EPs / Cassettes / Singles
Goodbye Detroit, Chris H. Jones' latest Yard offering, brings to a close a three-album trilogy that began with Deciduous Flood Plains (Concrete Plastic, 2007) and carried on with Celestial Acid (Further Records, 2011). The latest release wasn't created after the second one, however, as production on its title track began in Seattle in 2007 with the album as a whole reaching completion in 2011 in Portland. Whether the Yard project will continue or not after Goodbye Detroit is left unclear; there's certainly a hint that that's possible (accompanying the release is text that includes the words “Goodbye dogma. Goodbye stigma. Goodbye fashion. Goodbye hype. Goodbye industry. Goodbye everything”), or perhaps Jones will return but with a radical reinvention of the project (also hinted at in the words “Of giving up, only to begin again”). The album title itself suggests that the latter might be more likely, given that the album's conceptual concerns include the industrial, man-made environment but also the idea of leaving it for another place altogether.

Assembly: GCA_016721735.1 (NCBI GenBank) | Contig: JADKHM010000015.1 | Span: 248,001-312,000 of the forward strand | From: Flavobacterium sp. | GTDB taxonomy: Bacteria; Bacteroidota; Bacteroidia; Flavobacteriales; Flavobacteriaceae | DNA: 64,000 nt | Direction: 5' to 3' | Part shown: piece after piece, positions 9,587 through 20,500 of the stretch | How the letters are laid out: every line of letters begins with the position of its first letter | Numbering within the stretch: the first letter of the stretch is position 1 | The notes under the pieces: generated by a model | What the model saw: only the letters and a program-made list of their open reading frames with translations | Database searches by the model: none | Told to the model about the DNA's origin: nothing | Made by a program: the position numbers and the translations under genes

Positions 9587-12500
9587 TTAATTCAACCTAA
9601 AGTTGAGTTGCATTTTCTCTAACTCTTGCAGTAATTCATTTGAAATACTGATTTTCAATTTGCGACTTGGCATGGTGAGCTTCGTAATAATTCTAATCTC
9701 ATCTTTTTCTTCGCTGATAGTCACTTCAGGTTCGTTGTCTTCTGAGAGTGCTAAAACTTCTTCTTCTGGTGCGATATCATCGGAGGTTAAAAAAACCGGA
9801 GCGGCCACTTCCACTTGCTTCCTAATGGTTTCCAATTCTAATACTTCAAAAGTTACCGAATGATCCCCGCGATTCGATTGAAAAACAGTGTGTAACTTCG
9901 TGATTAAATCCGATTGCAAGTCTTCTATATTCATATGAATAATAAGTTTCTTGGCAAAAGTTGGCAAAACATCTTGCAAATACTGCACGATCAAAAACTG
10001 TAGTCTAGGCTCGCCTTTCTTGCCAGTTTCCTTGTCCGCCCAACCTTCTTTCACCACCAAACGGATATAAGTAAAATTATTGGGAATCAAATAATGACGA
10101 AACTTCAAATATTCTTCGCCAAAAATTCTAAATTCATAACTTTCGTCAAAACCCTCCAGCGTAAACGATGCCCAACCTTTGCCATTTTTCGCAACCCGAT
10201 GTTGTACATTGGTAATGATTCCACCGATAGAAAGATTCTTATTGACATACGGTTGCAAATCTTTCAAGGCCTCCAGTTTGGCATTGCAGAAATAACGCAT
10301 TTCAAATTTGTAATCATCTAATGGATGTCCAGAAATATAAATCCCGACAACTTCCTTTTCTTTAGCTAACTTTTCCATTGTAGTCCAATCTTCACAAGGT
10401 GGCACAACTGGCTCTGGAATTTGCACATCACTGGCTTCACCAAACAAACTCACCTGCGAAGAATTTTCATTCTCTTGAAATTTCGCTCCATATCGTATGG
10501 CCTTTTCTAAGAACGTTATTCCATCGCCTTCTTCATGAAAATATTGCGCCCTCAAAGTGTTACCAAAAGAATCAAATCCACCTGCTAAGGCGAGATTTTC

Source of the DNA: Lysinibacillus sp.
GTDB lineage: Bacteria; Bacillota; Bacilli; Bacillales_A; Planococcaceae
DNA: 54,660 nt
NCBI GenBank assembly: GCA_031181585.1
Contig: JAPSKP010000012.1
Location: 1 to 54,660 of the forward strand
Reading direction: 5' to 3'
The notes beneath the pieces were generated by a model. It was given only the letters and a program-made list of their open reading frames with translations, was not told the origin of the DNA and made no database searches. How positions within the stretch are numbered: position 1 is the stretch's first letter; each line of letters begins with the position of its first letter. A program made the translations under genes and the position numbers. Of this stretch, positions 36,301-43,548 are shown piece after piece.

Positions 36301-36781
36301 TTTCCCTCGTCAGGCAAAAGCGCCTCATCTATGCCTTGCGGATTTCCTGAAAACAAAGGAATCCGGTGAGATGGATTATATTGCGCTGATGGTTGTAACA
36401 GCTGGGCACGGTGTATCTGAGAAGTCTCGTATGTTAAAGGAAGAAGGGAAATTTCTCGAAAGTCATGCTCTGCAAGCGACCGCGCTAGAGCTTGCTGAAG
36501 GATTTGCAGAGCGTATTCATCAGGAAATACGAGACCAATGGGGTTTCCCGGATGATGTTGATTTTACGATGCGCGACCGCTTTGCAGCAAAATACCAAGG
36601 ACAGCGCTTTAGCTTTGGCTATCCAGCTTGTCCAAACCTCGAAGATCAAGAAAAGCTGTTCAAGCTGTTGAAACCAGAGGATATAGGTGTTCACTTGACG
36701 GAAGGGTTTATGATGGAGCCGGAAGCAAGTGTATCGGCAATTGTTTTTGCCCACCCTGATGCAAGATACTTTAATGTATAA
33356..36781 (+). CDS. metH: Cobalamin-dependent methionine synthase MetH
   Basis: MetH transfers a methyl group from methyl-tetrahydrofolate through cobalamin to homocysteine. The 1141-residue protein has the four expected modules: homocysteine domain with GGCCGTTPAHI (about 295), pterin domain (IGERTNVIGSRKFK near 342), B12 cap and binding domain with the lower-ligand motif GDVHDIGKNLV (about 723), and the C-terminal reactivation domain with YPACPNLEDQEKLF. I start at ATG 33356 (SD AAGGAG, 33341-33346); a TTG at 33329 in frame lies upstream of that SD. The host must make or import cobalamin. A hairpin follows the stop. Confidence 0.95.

Opener “Drumtime” is a no-holds-barred techno burner that stokes serious heat with six minutes of pounding bass drums, claps, wiry synthesizer patterns, and metronomik hi-hats. “Rec” opens at a less furious pace—at ten minutes, it has time to do so—but rapidly picks up steam, such that by the three-minute mark it's pushing ahead with single-minded determination. Having established hi-hats and drums as a locomotive base, Jones experiments liberally with the track's other elements, amplifying them some of the time but stripping them back, too, making for an always-unpredictable ride. “Detroit Birds” kicks into gear with squiggly acid-synth patterns and a slamming drum groove, with both complemented by a slithering bass figure and radiant synth washes. Things appear to go awry halfway through the trip when a collapse occurs, but the moment is short-lived and the music resumes apace as if no breakdown transpired.The change in mood arrives with the fourth track, when the moodscape “Dirt2” plunges the album into darker territory and when the pretty, ambient-styled soundscape “Piano” eschews beats altogether. A pulse is present in “Glowing Moon,” but it's now slowed, de-energized, and the focus instead turns to warbly drones. At album's end, “Goodbye Detroit” signals a recovery of sorts in its sunny uplift, and its re-animated beats sound healthy once more. The album thus follows an unusual trajectory in that its initial tracks are unadulterated techno workouts, while its later pieces downplay the hard techno style for something more contemplative. One might read Goodbye Detroit on a thematic level as disillusionment setting in after an initial embrace of a better possible future offered by technology, followed by an eleventh-hour recognition that other options are available and worth exploring. Perhaps that vertical sliver of nature on the album cover is also hinting as much.